More frightening is how vulnerable civilian aviation has become. Even if this is the work of pro-Russian rebels, yesterday’s attack comes a month after a deadly assault on a commercial jetliner in Pakistan. One passenger was killed and two flight attendants were injured as at least 12 gunshots hit Pakistan International Airlines Flight PK-756 as it landed in the northwestern city of Peshawar. It was the first known attack of its kind and raises the risk of copycats. The low-tech nature of such assaults — available to anyone with a gripe, a high-powered rifle and decent marksmanship — is reason for the entire world to worry.

The days ahead will be filled with post-mortems and assigning blame. That includes aviation experts questioning why Malaysia Air took a route over a war zone being avoided by Qantas, Cathay Pacific and several other carriers. The key is for Malaysian authorities to be open, competent and expeditious as the investigation gains momentum. Anything less probably won’t pass muster.

Weathering the storm in Johor


June 15, 2014

Weathering the storm in Johor

by Jocelyn Tan@www.thestar.com.my

For a while it looked like Johor was heading into a constitutional crisis but the storm has passed thanks to a daring Malay newspaper, the groundswell of public opinion and a Mentri Besar who was willing to listen.

Sultan of JohoreIT was one of the biggest political storms to have blown over Johor and it all began with the stunning frontpage report in Utusan Malaysia. The paper’s bold headline “Wajarkah?” alongside a prominent photograph of the Sultan of Johor in his ceremonial uniform sent shock waves through the country, especially among Malay circles.

Utusan Malaysia, long seen as the champion of all things Malay, had taken the daring step of questioning the Sultan’s role in the administrative affairs of the state or as stated in the paper’s headline: “Is it proper?”

 The issue in question was the Real Property and Housing Board Enactment that would have given the Sultan the final say over the operations and composition of the body that will oversee the state’s housing development.

In the following days, people up and down the country voiced their opinion on the issue and, for a while, it looked like Johor was headed for a constitutional crisis.But the state government reacted quickly and the storm passed together with the tabling of an amended version of the enactment that excluded any direct role for the Ruler. All 38 Barisan Nasional assemblymen voted for the Bill while the opposition bench, which had demanded a deferment, voted against it.

Everyone heaved a sigh of relief. Any issue involving the Malay Rulers is regarded as ultra-sensitive. Very few people want to be on the wrong side of the Rulers even though a 1993 amendment to the Federal Constitution has eased some of the dos and don’ts of commentary about the royals.

The Malay politicians in Johor shrank back from commenting on the enactment and some of them were petrified. One Johor-based Malay journalist said he had goose pimples when he saw the Utusan Malaysia headline.The Chinese vernacular papers were the first to report on the controversial Bill and this was picked up by a pro-Pakatan Rakyat news portal.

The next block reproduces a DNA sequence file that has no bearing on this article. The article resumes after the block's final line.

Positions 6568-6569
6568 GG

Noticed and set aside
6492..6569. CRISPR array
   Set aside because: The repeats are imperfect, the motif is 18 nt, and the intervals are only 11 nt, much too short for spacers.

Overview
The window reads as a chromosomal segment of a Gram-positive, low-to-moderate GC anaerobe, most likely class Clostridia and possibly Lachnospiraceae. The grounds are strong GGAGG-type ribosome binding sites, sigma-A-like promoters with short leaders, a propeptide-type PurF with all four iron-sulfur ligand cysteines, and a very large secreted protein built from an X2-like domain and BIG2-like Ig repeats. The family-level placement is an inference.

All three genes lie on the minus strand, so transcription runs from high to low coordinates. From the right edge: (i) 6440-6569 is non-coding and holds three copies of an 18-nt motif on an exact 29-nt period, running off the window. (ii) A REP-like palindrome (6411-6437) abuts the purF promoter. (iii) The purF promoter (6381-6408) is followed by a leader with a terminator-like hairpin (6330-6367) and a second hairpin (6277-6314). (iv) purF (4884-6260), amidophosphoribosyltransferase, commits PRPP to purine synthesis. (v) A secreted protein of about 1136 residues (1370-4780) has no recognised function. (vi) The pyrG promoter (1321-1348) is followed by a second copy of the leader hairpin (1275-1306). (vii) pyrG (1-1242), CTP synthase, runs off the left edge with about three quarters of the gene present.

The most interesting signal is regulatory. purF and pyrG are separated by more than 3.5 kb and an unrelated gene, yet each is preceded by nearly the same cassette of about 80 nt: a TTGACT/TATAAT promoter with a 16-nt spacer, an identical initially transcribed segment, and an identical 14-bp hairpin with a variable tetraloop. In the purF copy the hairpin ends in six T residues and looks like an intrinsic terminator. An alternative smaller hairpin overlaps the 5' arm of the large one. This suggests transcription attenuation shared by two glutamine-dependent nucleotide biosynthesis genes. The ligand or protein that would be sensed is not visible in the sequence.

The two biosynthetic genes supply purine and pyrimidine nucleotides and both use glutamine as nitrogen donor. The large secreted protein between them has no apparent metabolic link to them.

Everyone was tip-toeing on eggshells until Utusan Malaysia stepped up to the plate. The game changed after that and the other media took the cue. From then on, the issue snowballed and acquired a life of its own.

The amended enactment was a compromise of sorts – the people sent the right signals, the powers-that-be read the signals and acted on it.“It ended appropriately,” said one corporate figure with Johor ties.

Johor Palace officials have been at pains to explain that the Sultan had no role in the drafting of the Bill. Datuk Abdul Rahim Ramli, President of the State Royal Court Council, insisted that the Sultan did not ask for the word “ruler” to be added to the enactment nor did he interfere in the state administration.

The Sultan himself has personally quashed rumours that he would not give royal assent to the Bill. At a late evening meeting with representatives from The Star and another English daily on Wednesday, the Tuanku said he was ready to sign the Bill at any time. He also stressed that he had agreed to the amendments and has asked the state government to go on a roadshow to explain to his subjects and clear the confusion.

The controversy has been a baptism of fire for Mentri Besar Datuk Seri Khaled Nordin.The Johor Mentri Besar’s job has never been easy even from back then. The Johor royals are known for their big and outspoken personalities, they have clear views about the state and they are also rather business-minded.

For instance, former Mentri Besar Tan Sri Ghani Othman’s ties with the Palace were quite tense towards the end of his term and that was a chief reason why he could not continue on. Ghani’s relations with the late Sultan Iskandar Sultan Ismail was also quite choppy in the beginning and only warmed up as time went by. Ghani was not the typical politician and did not play political games, but his respect for and loyalty to the Sultan were beyond question and he would sit for hours by the hospital bed when the late Tuanku was often unwell.

The present Mentri Besar appeared to have settled into his job without many hiccups and the Sultan had even praised him during the opening of the State Legislative Assembly.